There's no way to be sure which direction the market will go, but that's no reason to hit the panic button. A long-term horizon is still the best path to success -- but not every stock deserves a long-term place in your portfolio. It's important to examine all angles of your favorite stocks to find out how far you should go with them. With that in mind, let's look at Green Mountain Coffee Roasters
It's been pretty easy to find soaring stocks this year, but hard-luck companies aren't quite so common -- at least not the kind we want to find. Since Green Mountain's grown so rapidly (despite its drop over the past year), I wanted to see if its pace is sustainable, and one way to find out is to get a quick snapshot of the company's recently reported information.
Trailing-12-Month (or Most Recent) Result
|Annual Revenue||$3.24 billion|
|Annual Net Income||$302 million|
|Annual Free Cash Flow||($252 million)|
|Market Cap||$7.6 billion|
|Price to Earnings Ratio||25.2|
|12-Month Stock Price Decline||(27%)|
|Coffee Sold (Fiscal 2011)||136 million pounds|
Sources: Yahoo! Finance, Morningstar, Google Finance, and corporate 10-K filing.
Percolating profits but poor cash flow
Green Mountain's recent drop came from a dizzying height, and shares are still up nearly 1000% in the past five years. However, with its recent decline comes an affordability never seen before, as the company's P/E continues to hover near historic lows:
Worries have swirled since the fall plunge, when David Einhorn pulled off a perfectly timed short built on patent expirations and accounting concerns. Other bears came out of hibernation to take a swipe at the K-Cup brewer's apparent discounting efforts and shipment declines. Despite these concerns, Green Mountain's big numbers kept getting bigger -- all except one:
Free cash flow has been negative since 2007, with the bleed turning into a gusher last year. However, negative free cash flow need not necessarily make for a bad company. My fellow Fool Ilan Moscovitz points out that despite a widening gulf between profit and cash flow, Green Mountain could simply be ramping up its inventory and capital spending. Good news if the K-Cups fly off the shelves, but not so much if it starts piling up at discount retailers.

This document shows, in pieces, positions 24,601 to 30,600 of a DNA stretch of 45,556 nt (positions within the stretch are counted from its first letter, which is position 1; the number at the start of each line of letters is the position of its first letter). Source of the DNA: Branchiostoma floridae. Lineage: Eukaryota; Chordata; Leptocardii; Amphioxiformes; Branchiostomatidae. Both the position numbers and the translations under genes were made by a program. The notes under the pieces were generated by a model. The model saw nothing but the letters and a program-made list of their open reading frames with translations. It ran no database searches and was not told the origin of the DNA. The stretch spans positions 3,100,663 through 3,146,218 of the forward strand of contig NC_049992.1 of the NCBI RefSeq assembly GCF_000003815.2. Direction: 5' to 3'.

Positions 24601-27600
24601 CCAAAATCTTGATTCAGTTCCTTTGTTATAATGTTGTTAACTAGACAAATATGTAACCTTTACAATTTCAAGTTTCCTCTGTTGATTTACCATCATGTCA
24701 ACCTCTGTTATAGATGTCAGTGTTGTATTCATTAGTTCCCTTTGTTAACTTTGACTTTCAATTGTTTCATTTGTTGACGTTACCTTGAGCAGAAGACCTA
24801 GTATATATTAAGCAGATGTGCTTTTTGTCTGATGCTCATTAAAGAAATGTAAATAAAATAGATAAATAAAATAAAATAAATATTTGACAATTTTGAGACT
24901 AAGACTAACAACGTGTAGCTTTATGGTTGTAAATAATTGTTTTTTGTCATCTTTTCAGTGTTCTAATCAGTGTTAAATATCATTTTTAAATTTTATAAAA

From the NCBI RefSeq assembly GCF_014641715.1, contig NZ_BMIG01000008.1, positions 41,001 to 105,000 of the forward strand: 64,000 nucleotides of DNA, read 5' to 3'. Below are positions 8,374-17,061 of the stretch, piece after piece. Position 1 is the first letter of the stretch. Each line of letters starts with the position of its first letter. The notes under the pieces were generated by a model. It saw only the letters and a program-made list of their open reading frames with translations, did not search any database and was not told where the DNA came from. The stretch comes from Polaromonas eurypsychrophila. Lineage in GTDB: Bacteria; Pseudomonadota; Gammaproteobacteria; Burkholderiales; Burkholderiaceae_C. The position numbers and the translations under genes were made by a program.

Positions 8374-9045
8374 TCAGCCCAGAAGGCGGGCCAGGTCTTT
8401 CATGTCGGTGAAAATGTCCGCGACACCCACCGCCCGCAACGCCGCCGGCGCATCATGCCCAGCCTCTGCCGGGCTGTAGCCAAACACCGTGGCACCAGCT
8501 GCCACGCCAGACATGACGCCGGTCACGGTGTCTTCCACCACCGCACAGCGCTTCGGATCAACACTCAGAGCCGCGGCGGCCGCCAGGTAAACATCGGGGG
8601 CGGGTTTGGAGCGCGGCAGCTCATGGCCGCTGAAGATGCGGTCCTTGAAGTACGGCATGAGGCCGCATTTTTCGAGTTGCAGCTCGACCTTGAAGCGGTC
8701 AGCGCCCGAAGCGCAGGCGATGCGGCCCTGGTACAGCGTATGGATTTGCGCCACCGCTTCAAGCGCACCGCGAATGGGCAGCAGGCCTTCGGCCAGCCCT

Patent woes are a big problem for Green Mountain, which will see important patents expire this year. In response, the company's rolled out a new brewing platform to maintain control over its preciously proprietary ideas. The big question is whether or not even this new brewer can fend off Starbucks'
Still, brand appeal remains one of Green Mountain's strong suits, as both Dunkin' Brands
Foolish final thoughts
Green Mountain is a company facing significant headwinds in the year ahead, but it's also a company that's invested significantly in building its brand. Whether or not that brand matters -- or if it can hold up against the Starbucks Verismo salvo -- will be the defining issue for this stock going forward. Both bull and bear cases have merits, but the ultimate arbiters of Green Mountain's success will be its caffeinated consumers. Pay extra-close attention to any Keurig consumer commentary you see in months ahead. It could be the difference between a stock that keeps growing and one that suffers a crash no amount of coffee can cure.
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Fool contributor Alex Planes holds no financial position in any company mentioned here. Add him on Google+ or follow him on Twitter @TMFBiggles for more news and insights. The Motley Fool owns shares of Starbucks. Motley Fool newsletter services have recommended buying shares of Bed Bath & Beyond, Starbucks, and Green Mountain Coffee Roasters. Motley Fool newsletter services have recommended creating a lurking gator position in Green Mountain Coffee Roasters. Motley Fool newsletter services have recommended writing covered calls on Starbucks. The Motley Fool has a disclosure policy. We Fools may not all hold the same opinions, but we all believe that considering a diverse range of insights makes us better investors. Try any of our Foolish newsletter services free for 30 days.